The National Democratic Institute on Thursday gathered
representatives from each of the 11 competing parties to encourage them to
discuss their policies in a "productive manner" ahead of scheduled
debates for July's elections.
NDI is preparing to record and broadcast 22 debates among
the parties, including eight on national television, to provide them "the
opportunity to articulate their ideas freely and challenge those of their
opponents in a fair and equal manner," said Jerome Cheung, Cambodia
representative for the US-based group.
"NDI hopes that these debates will demonstrate that,
while candidates from different parties have different policies and opinions,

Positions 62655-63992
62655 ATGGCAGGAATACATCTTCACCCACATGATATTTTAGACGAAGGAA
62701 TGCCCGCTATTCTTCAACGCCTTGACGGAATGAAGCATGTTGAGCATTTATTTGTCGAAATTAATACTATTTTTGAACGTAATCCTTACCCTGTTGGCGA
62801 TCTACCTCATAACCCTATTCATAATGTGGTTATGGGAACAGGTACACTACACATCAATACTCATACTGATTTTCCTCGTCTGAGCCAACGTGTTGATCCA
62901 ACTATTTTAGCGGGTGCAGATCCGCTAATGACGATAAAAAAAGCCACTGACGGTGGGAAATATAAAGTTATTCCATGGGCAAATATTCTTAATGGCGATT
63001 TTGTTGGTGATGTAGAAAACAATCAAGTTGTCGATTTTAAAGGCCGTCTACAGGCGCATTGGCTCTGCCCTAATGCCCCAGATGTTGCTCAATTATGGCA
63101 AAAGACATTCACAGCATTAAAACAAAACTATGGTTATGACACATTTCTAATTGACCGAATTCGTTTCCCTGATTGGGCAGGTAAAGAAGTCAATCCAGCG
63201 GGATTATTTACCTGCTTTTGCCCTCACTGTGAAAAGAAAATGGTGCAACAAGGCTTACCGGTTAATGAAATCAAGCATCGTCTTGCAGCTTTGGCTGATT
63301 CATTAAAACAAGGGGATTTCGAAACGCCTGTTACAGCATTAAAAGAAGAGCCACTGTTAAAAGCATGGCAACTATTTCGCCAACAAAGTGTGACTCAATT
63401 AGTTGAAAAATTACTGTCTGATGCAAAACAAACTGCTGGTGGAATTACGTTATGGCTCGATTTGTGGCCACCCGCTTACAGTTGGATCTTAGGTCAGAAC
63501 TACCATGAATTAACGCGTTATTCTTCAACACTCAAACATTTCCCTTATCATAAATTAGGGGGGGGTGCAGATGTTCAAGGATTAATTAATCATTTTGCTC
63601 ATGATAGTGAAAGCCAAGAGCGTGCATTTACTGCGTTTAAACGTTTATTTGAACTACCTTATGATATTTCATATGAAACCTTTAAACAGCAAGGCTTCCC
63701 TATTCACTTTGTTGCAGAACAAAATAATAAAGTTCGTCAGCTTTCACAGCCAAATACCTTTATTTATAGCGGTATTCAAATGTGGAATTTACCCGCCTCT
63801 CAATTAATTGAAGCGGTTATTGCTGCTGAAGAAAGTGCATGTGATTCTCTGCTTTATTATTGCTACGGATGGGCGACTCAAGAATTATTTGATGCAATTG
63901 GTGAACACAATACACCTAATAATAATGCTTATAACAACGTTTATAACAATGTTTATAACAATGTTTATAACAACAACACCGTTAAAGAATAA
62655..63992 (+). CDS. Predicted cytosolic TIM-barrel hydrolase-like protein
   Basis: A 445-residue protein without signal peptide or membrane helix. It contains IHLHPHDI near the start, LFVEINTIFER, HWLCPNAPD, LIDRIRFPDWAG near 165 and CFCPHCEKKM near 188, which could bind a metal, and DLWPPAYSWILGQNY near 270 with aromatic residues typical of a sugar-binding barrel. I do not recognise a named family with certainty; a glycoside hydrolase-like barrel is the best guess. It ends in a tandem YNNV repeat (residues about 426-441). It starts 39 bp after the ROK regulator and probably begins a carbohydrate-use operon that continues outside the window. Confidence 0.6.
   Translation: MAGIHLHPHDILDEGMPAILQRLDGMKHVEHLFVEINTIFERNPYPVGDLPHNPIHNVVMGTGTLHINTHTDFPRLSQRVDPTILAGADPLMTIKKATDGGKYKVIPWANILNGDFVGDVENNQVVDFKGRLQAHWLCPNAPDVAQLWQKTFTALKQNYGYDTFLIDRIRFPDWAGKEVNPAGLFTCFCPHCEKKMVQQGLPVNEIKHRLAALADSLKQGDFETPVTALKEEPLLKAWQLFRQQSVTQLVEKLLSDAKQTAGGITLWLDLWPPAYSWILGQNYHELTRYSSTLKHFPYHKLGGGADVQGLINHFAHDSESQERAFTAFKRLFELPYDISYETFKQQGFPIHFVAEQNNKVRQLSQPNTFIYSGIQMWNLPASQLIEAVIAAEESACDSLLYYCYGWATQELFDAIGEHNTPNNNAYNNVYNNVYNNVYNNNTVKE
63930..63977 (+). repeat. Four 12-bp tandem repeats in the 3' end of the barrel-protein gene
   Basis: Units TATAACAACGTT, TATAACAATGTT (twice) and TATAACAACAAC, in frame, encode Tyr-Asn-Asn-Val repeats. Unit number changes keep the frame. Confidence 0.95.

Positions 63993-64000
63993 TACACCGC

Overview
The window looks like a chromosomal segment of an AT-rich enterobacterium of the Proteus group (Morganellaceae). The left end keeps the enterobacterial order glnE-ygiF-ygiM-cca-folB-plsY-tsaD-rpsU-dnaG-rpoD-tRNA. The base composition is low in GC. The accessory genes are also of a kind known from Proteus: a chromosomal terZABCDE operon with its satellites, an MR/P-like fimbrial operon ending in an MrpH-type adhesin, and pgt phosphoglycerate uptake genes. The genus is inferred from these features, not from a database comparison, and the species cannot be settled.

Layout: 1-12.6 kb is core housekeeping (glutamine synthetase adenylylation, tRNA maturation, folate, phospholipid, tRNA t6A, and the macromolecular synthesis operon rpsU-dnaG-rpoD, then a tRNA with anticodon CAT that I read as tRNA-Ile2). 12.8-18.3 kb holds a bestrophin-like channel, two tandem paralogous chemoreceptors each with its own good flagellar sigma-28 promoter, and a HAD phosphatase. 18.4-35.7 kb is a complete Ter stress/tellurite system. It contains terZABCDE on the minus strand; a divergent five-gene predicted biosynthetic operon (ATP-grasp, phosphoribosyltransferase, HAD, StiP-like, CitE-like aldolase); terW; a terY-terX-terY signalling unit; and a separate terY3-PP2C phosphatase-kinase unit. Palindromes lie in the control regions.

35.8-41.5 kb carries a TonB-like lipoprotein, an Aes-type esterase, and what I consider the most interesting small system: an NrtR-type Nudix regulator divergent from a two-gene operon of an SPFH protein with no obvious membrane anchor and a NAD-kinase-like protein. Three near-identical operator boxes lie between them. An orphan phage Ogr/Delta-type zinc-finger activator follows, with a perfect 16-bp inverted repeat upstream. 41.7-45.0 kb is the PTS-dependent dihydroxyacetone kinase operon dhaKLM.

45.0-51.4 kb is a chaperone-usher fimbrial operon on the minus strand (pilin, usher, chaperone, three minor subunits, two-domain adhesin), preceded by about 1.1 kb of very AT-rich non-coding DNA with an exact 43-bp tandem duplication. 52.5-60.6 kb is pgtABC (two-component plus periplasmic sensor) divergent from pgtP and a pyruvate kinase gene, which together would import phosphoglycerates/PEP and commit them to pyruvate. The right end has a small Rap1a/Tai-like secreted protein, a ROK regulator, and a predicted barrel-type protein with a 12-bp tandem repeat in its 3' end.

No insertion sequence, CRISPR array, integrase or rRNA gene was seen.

they can discuss these differences in a productive manner, free from violence
or retribution," Cheung said.
NDI had scheduled a more than 30 debates, some of them only
between the major parties, but revamped the format following complaints by
In public forums in 2004 and 2005 held by the Cambodian Center for Human Rights, ruling Cambodian
People's Party supporters were interruptive and Sam Rainsy Party supporters
provoked them through negative attacks, said Kem Sokha, president of the Human
Rights Party, who was head of the human rights center when the forums were
This environment led to the failure of forums, as supporters
of the two parties would nearly come to blows, he said.
He supported the view of NDI discouraging the use of attacks
or negative words during the debates, Kem Sokha said.